Monumental Constructions Challenge Spatial Perceptions In New RA Architecture Exhibition

Sensing Spaces which opened on 25th January at the Royal Academy in London employs a curatorial approach that is both radical and innovative. The traditional exhibition space is reinvented to create an immersive multi-sensorial experience.

How does oneself engage with the space one inhabits? The exhibition promotes the bodily experience of space and architecture. To this event seven international architects were invited to design and build up site-specific installations. Grafton architects (Ireland), Diebedo Francis Kérè (Burkina Faso and Germany), Kengo Kuma (Japan), Li Xiadong (China), Edouardo Souto de Moura (Portugal), Pezo von Ellrichshausen (Chile) and Alvaro Siza were given full permission to reinvent the galleries.

The resulting monumental constructions alter our spatial perception as we wander through the show.  Each architectural entity is unparalleled. However the overall impression is that of a consistent dialogue between all parts. All aim to stimulate our spatial perception trough vision, movement, touch, and smell.

In the exploration of this particular group of works the body of the viewer will be addressed as an expressive space, undergoing feelings of comfort and discomfort. Some phenomenological notions come at stake. The exhibition guideline is overtly participative. Visitors are encouraged to engage with the installations. Thereby the show aims to demonstrate the interdependence of architecture and people who inhabit it.

Processing from one room to the other is playful. The gigantic wooden installation by Pezo Ellrichshausen in the first room is impressive. From the outside it looks defensive and hostile. But, narrow spiral staircases invite people to climb to the top. The ascension inside the building has an intimate character. At the upper level one enjoys an amazing view of the gallery from different angles.  A gentle sloped ramp leads downstairs again. The interplay between outside and inside, publicity versus privacy, repeats itself when going down.

In another room, Li Xiadong’s walkway recalls rules of harmony as applied in Asian gardens. The walls are made of wooden branches; the floor gives out white light. The visitor evolves in a maze punctuated by cozy parlors and mirrors. Variation in texture and in light occurs. The journey balances the body and the mind.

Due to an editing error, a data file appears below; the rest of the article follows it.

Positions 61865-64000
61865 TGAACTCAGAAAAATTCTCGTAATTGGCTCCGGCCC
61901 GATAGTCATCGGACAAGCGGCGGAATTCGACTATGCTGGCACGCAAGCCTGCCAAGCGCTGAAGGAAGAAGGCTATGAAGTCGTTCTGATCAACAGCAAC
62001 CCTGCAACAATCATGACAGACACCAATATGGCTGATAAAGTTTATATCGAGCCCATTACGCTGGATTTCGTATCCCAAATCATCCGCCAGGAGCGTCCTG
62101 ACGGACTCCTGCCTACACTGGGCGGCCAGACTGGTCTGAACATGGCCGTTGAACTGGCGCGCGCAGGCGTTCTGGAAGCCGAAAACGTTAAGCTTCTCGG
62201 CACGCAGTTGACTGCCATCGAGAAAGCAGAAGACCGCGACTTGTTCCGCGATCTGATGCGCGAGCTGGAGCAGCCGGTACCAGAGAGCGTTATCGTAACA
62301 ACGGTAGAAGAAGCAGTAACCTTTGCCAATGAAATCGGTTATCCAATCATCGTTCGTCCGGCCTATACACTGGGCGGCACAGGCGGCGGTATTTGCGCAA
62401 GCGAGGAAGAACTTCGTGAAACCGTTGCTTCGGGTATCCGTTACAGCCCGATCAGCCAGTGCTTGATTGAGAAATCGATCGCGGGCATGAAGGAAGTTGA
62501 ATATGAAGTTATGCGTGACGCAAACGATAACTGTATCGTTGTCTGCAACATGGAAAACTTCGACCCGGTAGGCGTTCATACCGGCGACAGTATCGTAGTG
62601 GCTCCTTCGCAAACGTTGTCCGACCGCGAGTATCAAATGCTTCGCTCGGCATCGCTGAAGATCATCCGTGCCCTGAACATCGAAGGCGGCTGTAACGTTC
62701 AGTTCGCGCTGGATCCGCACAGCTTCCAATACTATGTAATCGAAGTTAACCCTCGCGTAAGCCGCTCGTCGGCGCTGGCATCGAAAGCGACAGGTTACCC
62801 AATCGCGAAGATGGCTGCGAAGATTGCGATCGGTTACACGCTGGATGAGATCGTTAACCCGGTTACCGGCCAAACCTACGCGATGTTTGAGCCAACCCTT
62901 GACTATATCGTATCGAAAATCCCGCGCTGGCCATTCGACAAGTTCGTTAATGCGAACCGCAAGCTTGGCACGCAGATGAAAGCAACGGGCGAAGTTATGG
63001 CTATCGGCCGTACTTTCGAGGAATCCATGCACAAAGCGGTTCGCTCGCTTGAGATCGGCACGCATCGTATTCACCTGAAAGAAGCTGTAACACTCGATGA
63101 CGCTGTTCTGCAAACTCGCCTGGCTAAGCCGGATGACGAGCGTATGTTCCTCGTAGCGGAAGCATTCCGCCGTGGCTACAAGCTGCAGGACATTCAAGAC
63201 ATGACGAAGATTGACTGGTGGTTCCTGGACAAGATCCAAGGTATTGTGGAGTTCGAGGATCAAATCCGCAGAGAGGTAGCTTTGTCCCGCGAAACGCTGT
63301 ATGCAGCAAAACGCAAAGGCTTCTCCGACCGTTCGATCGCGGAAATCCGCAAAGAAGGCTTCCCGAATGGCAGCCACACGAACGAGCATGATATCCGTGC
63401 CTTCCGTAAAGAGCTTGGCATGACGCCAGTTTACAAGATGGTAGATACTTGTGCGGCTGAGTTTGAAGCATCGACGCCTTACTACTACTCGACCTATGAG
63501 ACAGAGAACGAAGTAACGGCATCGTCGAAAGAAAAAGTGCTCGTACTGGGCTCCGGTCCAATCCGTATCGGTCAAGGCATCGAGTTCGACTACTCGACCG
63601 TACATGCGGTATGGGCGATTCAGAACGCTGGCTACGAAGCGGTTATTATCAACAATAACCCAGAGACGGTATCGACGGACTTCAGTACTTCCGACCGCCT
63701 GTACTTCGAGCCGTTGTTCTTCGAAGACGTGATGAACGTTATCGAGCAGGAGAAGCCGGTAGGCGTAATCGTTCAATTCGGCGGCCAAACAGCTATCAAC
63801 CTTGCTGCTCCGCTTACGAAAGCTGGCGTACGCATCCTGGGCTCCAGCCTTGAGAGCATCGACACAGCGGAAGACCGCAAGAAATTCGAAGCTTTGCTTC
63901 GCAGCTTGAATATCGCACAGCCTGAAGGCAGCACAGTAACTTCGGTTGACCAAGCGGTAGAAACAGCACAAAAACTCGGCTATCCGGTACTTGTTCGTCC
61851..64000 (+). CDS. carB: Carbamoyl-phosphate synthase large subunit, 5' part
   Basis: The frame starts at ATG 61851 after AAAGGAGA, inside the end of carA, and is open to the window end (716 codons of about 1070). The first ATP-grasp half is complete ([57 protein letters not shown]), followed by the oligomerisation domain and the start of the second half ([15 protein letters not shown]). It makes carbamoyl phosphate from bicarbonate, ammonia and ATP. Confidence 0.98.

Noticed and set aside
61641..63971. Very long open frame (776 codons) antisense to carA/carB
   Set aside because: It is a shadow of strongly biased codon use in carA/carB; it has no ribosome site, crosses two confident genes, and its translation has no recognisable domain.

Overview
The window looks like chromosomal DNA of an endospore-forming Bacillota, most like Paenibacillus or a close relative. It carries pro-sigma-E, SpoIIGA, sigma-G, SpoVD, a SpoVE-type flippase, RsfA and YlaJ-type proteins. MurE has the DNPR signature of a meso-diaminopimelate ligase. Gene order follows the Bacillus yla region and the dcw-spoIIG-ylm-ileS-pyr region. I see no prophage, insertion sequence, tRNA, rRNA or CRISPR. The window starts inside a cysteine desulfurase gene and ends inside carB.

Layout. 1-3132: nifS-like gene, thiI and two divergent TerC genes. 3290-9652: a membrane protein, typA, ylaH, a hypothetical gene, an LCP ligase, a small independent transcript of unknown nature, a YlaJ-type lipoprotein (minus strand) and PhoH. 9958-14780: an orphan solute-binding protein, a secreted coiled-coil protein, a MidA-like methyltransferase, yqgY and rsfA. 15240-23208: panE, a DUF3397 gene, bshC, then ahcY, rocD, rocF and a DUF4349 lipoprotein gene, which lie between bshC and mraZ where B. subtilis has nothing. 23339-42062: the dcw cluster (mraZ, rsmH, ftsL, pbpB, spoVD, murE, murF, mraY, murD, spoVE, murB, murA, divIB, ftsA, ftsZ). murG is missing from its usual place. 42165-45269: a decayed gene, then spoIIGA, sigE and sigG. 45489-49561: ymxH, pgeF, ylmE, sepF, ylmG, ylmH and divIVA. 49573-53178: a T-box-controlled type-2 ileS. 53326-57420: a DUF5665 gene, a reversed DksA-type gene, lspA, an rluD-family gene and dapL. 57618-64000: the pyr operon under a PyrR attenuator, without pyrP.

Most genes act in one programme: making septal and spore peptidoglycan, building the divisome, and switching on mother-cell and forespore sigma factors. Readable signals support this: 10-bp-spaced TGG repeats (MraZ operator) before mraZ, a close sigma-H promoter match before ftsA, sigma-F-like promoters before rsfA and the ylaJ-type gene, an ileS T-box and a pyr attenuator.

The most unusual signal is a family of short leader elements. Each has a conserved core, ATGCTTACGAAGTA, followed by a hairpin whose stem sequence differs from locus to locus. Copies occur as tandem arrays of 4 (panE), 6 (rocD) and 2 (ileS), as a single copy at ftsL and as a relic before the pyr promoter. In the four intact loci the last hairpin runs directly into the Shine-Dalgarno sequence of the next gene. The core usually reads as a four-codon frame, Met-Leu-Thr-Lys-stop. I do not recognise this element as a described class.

Diédébo Francis Kéré’s tunnel made of connected plastic honeycomb panel is a participative structure. Initially the structure is left blank. But people visiting the exhibition will daily reshape it as they are invited to insert some of the 550,000 colored plastic straws awaiting installation into the structure. Eventually, the straws will fill the void of the tunnel; obstructing the passage to the next room.

Taking architecture as an object in itself and bring it, as an object, into an enclosed gallery space is an idea never seen before in the United Kingdom. So far, the conventional way of showing architecture in museums has always been to display drawings or miniature reconstructions. To emphasize the experience of being into a certain space rather than to appreciate it from an external standpoint is difficult as it is not a tangible idea. In addition, the fact to bring architecture alive into a museum challenges traditional definitions of visual art categories.

Along the show I have been asking myself if the digital age has aliened us from our sensitive instinct. Would the fragmentation of information due to new IT have impacted our sense of body? The daily amount of external commercial stimuli we are exposed to could have cut us away from our inner perceptions. If so, ‘Sensing spaces’ is a show that establishes a virgin space where one can reconnect with the reaction of its body in time and space.

Words: Amélie Timmermans Photo: Pezo Ellrichshausen courtesy RA © 2014

Sensing Spaces: Architecture Reimagined Royal Academy 25 January-6 April 2014


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